CTran’s Express Bus ridership declines again
Clark County Today published my Op/Ed here.
In the battle over the CRC, citizens were told by the Oregon Supreme Court that the CRC was simply “a light rail project in search of a bridge“. TriMet’s desire to extend its MAX light rail into Vancouver drove the entire $3.5 billion project. (Willamette Week: A bridge too false here.)
The CRC was killed in 2013 by the Washington legislature. Citizens thanked Senators Don Benton and Ann Rivers and the republican-led Washington Senate. The demise of the light rail driven CRC was for many reasons. There were TOLLS, light rail concerns, it was “a bridge too low”, a host of pork barrel spending for non-bridge related projects, and the huge mismanagement by David Evans and Associates, to name just a few reasons.
Fast forward and today citizens are told we must replace the Interstate Bridge. It’s too old, and either stated or implied is “it’s not safe”. In fact it remains “safe”. Read here.
Just below the headlines of the current debate is a battle — must it include light rail? Or is “light rail ready” enough? Some say “it should include Bus Rapid Transit” (BRT) in a dedicated lane across the new bridge. Most of these special interest driven people mention that we must include “transit” in order to get federal dollars towards the cost of replacing the bridge. Yet even the CRC budget called for getting $400 million federal dollars NOT tied to transit, in addition to the $850 million for light rail.
The unasked question
Is there a need for ANY transit component on a replacement Interstate Bridge?
In late 2018, WSDOT told our Regional Transportation Council (RTC) that we now have 310,000 vehicles crossing the Columbia River via our two bridges, on an average day. That’s almost 3 times the 109,000 vehicles crossing in 1982, just prior to the opening of the I-205 transportation corridor and the Glenn Jackson Bridge.
Portland has been named as the metropolitan region with the 10th worst traffic congestion in the nation. (Story here.) Surely there is significant demand for mass transit, right?
In a word: “No!”
People prefer their cars. The recenct PEMCO survey indicated 94% of people in the Pacific Northwest prefer their privately owned vehicles. (Read more here.)
CTran operates the only mass transit service to cross the river. It presently operates seven “express” bus routes into Portland. Five of them run the I-5 corridor and two run the I-205 corridor.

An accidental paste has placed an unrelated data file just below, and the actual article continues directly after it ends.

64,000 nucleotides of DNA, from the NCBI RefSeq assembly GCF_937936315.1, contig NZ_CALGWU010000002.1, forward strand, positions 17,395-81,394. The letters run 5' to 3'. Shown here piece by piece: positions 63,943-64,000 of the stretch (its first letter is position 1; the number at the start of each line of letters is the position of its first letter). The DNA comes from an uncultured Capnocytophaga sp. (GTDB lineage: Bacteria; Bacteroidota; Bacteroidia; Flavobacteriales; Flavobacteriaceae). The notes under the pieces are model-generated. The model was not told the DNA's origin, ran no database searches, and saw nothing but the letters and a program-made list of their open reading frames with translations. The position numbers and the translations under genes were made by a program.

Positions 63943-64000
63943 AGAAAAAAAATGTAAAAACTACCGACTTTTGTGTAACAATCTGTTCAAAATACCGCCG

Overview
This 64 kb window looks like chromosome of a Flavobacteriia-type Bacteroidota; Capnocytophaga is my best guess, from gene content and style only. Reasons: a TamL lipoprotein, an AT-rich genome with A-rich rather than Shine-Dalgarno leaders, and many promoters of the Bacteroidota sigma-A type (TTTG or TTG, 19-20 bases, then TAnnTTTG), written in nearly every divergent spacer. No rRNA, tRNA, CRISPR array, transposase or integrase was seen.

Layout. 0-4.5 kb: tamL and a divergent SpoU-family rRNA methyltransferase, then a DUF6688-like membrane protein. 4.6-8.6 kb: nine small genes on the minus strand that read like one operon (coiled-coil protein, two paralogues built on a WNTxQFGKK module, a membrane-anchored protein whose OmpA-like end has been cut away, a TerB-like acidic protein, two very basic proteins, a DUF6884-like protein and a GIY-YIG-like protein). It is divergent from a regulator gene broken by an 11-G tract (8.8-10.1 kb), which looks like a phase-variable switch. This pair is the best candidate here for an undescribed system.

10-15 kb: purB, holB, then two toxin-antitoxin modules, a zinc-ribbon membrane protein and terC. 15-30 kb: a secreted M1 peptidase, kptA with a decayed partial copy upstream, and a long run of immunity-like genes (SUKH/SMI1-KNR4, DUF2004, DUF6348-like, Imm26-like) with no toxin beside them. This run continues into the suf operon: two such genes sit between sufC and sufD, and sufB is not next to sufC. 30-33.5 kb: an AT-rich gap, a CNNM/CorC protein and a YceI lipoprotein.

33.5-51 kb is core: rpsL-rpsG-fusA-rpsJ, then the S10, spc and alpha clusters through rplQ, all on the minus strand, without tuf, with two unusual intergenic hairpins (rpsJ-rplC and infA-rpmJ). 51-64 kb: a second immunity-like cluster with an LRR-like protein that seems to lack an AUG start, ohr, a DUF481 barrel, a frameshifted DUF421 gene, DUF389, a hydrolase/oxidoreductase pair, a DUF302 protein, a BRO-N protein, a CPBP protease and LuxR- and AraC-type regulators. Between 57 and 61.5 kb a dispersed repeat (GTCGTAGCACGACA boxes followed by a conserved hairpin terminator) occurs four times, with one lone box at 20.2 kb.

How many people ride these express buses a day? Have those numbers increased, as traffic gets more congested?
No. In fact, the ridership is declining.
The Columbian used to do an annual news report which included an updated graphic on express bus ridership each year. They stopped doing this in 2017. Here’s their last graphic.
I made public records requests seeking updated information. In 2017, “Express” bus ridership declined to 1,437 daily riders. In February, I received the 2018 numbers. Just 1,422 people rode CTran “express” buses into Portland on an average day. The decline continues.
That 1,422 people figure represents a 13% decline from 2013. Yet the number of vehicles crossing the Columbia River have jumped by 13%. Furthermore, assuming one person per vehicle, the 1,422 people on the buses represents just 0.45% of the daily traffic crossing the river.
CTran ridership history
One might logically wonder, how is the overall CTran ridership doing? Is it increasing or decreasing?
As reference and information, Clark County population has grown from 347,525 in 2000 to 474,643 in 2017. (here). That’s a 36 percent increase.
A 2010 CTran stakeholder survey indicates “improving service to Portland” is low on the list of CTran rider preferences.
And what of CTran ridership history?
The short term history shows a peak in 2011, and then a decline. Here’s a Columbian graphic.
It too has been in decline. This CTran chart shows total ridership peaked in 1999 and has been in decline ever since. There was a small increase in 2017, but overall, ridership is down significantly.
With CTran’s 1999 bus ridership peaking at 7.75 million riders, we now have about 6.1 million bus riders annually. That’s over a 20% decline during which Clark County population increased 36% from 347,000 to 474,000 people.
Looking at the numbers, there is NO NEED for “more” mass transit service into Portland, be it light rail or Bus Rapid Transit.